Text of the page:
Business Trippin’


If it wasn’t for my husband, I would be a recluse. I would be a little crab curled up in my shell, only bothering to come out for food and fresh air. I might live in a treehouse, high enough to spy on the people in the area and with a specialized system for getting groceries from the ground to my treehouse kitchen, trained monkeys. The bananas would never make it up to me.

If it wasn’t for my husband nudging me out of my comfort zone and into the world (making me go to work, family reunions, Kohl’s), I would never take any risks. Lately, leaving home poses a risk. There is a shooting on every other street corner. Bodies are washing up in the river. Drugs and money are passing through grimy hands to flow through more veins than there are craters on the moon.  Without him here, I am much less inclined to go out into the world; if only it wasn’t for that nagging issue of a paycheck.

It’s a scary world to navigate with rocks hidden just under the water and pirates hoping for a crash or leak at the very least. I would avoid it all, fine with reading about it in a book. That is life experience enough for me.

If it wasn’t for my husband, I would eat more broccoli and drink less home brewed beer. I would have nine cats and drive a green Smartcar. The cats would ride unrestrained, in the passenger seat, on the dashboard and stretched out along the back window.   I would have a bumper sticker that said, “Jesus is my co-pilot” with “Cat” scrawled over the word “co-pilot”.

Things would be different, that is for certain.  Life would be lonely with only cats to share it with, albeit with 9 pairs of almond shaped eyes and a Smartcar.

Perhaps I would be more reckless with less to lose? I have the world by its toe when we are together. Pirates and hidden rocks be damned. Two more nights until flies back home to this madhouse and the woman who loves him.

Unsolicited Advice

“It’s Jack,” a tiny girl with black pigtails shouted as she burst through the door.   

“Mama, it’s Jack.”

“What, hija?” Her mother asked, slipping into her native tongue.

I was sitting by the woman and took the opportunity to inspect my hand.  It brushed against something gooey on the couch that came away on my fingers.  As inconspicuously as possible, I tried to wipe the mysterious residue back onto the couch. 

The child spoke quickly in a combination of Spanish, English, and overly excited little girl gibberish.  She flapped her hands and danced back and forth as she tried to explain what happened.   Her mother grabbed her by the shoulders and calmly asked, “What happened to Jack?”

This was all the magic that it took for the girl to regain her senses and speak clearly.

“His batteries died and he’s stuck in the road,” she blurted.

“Oh my God,” the woman exclaimed and brought her hands to her face.  “Why didn’t you tell me sooner?”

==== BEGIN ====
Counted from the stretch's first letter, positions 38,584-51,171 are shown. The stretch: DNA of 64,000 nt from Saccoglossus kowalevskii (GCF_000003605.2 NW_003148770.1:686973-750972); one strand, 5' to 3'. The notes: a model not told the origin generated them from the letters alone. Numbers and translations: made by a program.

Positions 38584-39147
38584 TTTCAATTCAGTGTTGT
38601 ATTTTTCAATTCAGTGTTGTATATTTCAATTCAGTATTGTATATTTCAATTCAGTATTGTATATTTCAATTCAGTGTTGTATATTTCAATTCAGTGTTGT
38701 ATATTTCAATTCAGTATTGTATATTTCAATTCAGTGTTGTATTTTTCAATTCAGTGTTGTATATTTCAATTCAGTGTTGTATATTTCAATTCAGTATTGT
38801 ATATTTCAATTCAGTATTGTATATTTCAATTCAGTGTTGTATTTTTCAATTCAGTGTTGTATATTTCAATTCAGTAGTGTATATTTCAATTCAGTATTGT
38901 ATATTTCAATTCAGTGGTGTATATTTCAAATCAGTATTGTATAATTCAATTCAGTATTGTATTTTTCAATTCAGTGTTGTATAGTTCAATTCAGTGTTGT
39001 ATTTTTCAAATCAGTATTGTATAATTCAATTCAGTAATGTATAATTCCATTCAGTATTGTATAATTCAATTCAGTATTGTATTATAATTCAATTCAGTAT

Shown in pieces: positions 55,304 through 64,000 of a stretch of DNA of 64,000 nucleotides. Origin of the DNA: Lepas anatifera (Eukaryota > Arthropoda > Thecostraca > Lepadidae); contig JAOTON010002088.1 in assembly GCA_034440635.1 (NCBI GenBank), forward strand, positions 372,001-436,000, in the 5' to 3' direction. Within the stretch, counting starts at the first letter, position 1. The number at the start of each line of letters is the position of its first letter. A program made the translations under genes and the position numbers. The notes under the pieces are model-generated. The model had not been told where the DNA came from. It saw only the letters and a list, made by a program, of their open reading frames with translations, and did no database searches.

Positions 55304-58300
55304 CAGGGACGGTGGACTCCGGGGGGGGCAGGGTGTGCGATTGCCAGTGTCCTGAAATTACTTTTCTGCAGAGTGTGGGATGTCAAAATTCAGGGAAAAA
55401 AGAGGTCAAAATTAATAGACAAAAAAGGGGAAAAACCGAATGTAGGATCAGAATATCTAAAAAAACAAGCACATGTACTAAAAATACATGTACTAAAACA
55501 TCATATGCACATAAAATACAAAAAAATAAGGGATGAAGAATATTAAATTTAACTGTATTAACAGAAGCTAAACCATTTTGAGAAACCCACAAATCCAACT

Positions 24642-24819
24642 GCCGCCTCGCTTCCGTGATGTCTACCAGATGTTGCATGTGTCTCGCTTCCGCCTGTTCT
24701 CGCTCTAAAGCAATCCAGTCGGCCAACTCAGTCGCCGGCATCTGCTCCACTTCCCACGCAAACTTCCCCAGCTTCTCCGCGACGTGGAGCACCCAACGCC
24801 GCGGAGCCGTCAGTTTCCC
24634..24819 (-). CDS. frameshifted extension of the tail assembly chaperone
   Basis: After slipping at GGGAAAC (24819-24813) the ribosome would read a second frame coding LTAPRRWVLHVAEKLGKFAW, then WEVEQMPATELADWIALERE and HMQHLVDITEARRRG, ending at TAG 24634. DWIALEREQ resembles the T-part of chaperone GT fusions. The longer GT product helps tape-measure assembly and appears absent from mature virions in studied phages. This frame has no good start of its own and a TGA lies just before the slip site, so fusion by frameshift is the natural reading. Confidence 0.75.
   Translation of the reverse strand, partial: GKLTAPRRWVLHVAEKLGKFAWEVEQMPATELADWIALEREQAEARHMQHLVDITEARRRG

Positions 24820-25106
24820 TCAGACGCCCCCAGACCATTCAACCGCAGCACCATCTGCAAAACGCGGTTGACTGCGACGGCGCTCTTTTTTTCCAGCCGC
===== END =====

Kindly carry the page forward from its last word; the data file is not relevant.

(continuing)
The child escaped her mother’s grasp, ran across the room, and pulled herself onto the table where she began dancing and singing in Spanish.

I wasn’t sure what to do, rush to catch the girl if she fell, investigate the Jack situation, or pull out a bottle of hand sanitizer for a fresh start on the visit.  Not wanting to be rude, I sat and did nothing.

Meanwhile, the woman snapped into motion.  She jumped up and ordered her older daughter to find Jack and bring him back.  She lured her younger daughter off of the table and gave her a snack, and returned to sit next to me, unruffled from her activities.  A minute later, a laughing boy in a wheelchair rolled inside propelled by his older sister.  His little sister saw him and screamed, “Jack!”  She ran to him and hugged his arm.  

Just like that, all was well again.

My best advice when in the storm of conflict is to do nothing, just wait, especially when the conflict belongs to someone else.  People have the answers to their own problems; sometimes they just need the tools, time, or motivation to take the action that is right for them.

Keeping it real on a Friday: Distracted Driving

As I drove to the office, I glanced in my rearview mirror to merge to the left. I grew distracted by an errant grey hair amidst my mane of black. I began to plan the strategic removal of the single grey hair. When I took another glance in the mirror, I saw a rusty SUV smash into a little white car behind me. I stared at the mirror in shock and then turned to look out my passenger window to see the SUV race past me and through the changing yellow light. The little white car was left with its trunk peeled off like a potato skin to reveal a colorful Vera Bradley duffel bag, neatly packed inside for a weekend getaway. Red pieces of brake light skittered across the road between braking cars, trying to avoid the wreckage. The white car skidded to a stop with the bumper hanging on by an invisible thread. When the turn-lane light changed, I eased on the gas and slowly rolled by, trying to catch a glimpse of the driver’s face inside of the white car. Perhaps seeing the driver’s shaken face would compel me to take action and call 911 or chase down the SUV and make a citizen’s arrest. Much to my disappointment, I couldn’t see the driver and I didn’t feel compelled to do anything more than speed off to work to quickly pluck a grey hair in the parking lot.